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In 2004, President Bush declared that “all Americans should have affordable access to broadband technology by 2007,” and that his administration “is working to create an environment to foster broadband deployment.” Unfortunately, the policy prescriptions of certain agencies and the policy inaction of Congress put this goal at risk.
According to the most recent Federal Communications Commission and Pew Research statistics, the broadband penetration growth rate in the U.S. increased from 20 percent annually to 52 percent between 2004 and 2006, with an estimated 65 million high-speed lines for Internet in use by mid-2006. So far, so good. Additionally, nearly 60 percent of these new lines were for mobile broadband wireless technology, a statistic that clearly indicates the amazing growth of this category. According to FCC commissioner Robert McDowell, “we will more than leapfrog over other countries with new wireless technologies that are already in the pipeline.”
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The Bush administration’s pro-broadband policies — such as a ban on taxes for Internet access, support of R&D, the promotion of free-market competition, and a reduction of telecommunications regulation — have been critical to the acceleration of these broadband Internet connections. In particular, FCC chairman Kevin Martin’s “light touch” agenda of regulatory parity, regulatory certainty, and outright deregulation have lifted the cloud of investment uncertainty that once hung over the telecommunications sector. For instance, the FCC, under Martin’s leadership, made a crucial decision to treat cable, digital subscriber lines, wireless broadband, and broadband over power lines as “information services,” thereby clearing the way for the tremendous innovation and growth in broadband.
Today, however, the telecommunications industry — especially its wireless sector — faces three public-policy threats that could undermine both the deployment of high-speed wireless Internet technology and its use.
To begin, the FCC is set to auction public spectrum in the upper 700 MHz band. Moving this valuable spectrum from public to private hands will spur more competition and growth in the broadband market, not to mention generate substantial revenue for the Federal Treasury. But according to media reports, the FCC is considering placing special conditions on one-third of the spectrum — conditions that would require auction winners to provide open access to their networks and/or so-called “network neutrality” mandates that could prevent broadband providers from offering enhanced and tiered levels of service.
These conditions are likely to reduce the number of bidders for the spectrum, and therefore the value of the spectrum. In fact, potentially only one bidder would qualify: Internet giant Google. With a market capitalization of $175 billion, Google hardly deserves a hand-out from the government. Moreover, this pro-regulatory approach to spectrum management could potentially chill broadband investment by bringing back the legal and policy uncertainties that plagued the communications sector just a few short years ago.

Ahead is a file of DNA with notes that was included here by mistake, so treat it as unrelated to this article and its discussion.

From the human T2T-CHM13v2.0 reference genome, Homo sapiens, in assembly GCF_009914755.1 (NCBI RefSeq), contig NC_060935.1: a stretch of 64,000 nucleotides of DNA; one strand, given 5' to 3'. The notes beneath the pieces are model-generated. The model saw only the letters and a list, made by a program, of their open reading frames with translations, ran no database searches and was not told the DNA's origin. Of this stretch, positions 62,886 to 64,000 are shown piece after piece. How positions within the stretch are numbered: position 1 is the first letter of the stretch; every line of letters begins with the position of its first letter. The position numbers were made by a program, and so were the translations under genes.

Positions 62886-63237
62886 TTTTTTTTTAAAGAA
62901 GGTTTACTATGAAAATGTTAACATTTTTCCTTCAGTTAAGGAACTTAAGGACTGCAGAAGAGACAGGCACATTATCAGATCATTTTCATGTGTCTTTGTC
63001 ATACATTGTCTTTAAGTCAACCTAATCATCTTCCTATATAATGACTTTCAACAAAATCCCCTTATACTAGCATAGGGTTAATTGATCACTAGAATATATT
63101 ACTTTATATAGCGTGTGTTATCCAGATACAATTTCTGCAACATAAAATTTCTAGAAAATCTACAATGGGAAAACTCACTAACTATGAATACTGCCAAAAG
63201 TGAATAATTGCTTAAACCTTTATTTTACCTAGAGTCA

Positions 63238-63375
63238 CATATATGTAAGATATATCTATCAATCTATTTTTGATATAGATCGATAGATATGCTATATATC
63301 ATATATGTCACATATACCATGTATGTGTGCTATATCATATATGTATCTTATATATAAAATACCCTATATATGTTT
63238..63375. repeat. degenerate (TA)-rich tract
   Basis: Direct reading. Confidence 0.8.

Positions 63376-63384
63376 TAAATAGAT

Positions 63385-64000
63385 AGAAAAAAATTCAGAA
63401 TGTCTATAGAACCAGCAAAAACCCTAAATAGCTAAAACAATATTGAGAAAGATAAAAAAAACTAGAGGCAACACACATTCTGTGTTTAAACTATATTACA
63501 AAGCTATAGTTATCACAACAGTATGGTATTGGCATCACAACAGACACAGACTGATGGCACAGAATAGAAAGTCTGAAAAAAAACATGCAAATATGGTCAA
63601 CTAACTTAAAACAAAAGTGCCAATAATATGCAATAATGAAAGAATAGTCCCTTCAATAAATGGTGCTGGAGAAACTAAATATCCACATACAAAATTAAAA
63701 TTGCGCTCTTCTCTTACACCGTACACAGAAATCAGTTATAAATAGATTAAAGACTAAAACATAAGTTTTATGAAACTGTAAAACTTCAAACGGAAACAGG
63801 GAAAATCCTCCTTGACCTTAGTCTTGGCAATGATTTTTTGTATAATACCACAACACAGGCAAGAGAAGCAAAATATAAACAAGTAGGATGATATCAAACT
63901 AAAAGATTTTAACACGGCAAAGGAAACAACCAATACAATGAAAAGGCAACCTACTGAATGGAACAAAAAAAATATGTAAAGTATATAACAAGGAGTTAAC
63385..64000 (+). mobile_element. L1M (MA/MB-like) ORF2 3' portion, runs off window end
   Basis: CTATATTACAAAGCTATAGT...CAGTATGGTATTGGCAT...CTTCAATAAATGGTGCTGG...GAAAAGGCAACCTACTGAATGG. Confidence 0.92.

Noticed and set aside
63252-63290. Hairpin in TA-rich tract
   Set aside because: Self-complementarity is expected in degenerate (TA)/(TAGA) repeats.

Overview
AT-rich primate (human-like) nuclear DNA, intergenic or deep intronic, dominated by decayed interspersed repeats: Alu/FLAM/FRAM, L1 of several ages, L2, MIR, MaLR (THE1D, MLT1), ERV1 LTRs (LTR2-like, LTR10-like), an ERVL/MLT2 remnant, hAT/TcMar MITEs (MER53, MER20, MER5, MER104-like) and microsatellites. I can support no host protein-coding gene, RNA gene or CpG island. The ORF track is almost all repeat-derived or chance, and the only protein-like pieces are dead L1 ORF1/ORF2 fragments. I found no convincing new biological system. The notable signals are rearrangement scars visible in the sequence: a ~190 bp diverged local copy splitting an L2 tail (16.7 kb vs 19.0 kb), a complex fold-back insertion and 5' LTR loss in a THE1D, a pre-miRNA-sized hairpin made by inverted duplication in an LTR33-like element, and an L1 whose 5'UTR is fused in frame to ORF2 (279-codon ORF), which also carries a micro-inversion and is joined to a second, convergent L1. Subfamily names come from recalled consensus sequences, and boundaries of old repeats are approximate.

Then there’s the International Trade Commission (ITC), which recently ordered a complete ban on the importation of tens of millions of the newest broadband cell phones and handsets that use Qualcomm chips. This was done as a remedy to a patent infringement dispute between Qualcomm and Broadcom (a quarrel which currently and more appropriately is being adjudicated in our civil court system). But according to the FCC, the proposed import ban “would have a considerable impact on American consumers, dramatically curtailing their choice of mobile broadband handsets and services,” and would lead to “higher prices, lower quality, and less innovation.” CTIA, the national association for the wireless telecommunications industry, warns that the economic harm from the ban will be “very substantial and will undermine the President’s goal of extending broadband services to all Americans.”
Fortunately, the Smoot-Hawley era law that gave the ITC the power to ban the importation of products that infringe upon U.S. patents also provides the president the power to veto it for policy reasons. Since 1978, presidents have vetoed ITC remedies five times: Jimmy Carter once; Ronald Reagan four times. For the sake of international competitiveness, economic growth, and expanded consumer choice and access to broadband connections, President Bush ought to do the same.
Finally, Congress has yet to permanently extend the current ban on state and local taxes on Internet access and commerce, which is set to expire on November 1, 2007. Without permanence, booming Internet access and commerce vehicles would be easy targets for additional state and local taxes. This is especially alarming given the high level of taxes already imposed on other communication services, particularly wireless. Congress must act now to ensure that Internet access is not subject to discriminatory taxes.
Ultimately, these policy decisions will determine whether or not the president’s goal of universal, affordable access to broadband technology by 2007 will be fully realized. From the FCC, to the president, to Congress, there’s critical work to be done in the name of the American broadband consumer.
— Cesar Conda, formerly domestic policy advisor to Vice President Dick Cheney, is a senior fellow at FreedomWorks and a public policy consultant to several telecommunications industry clients.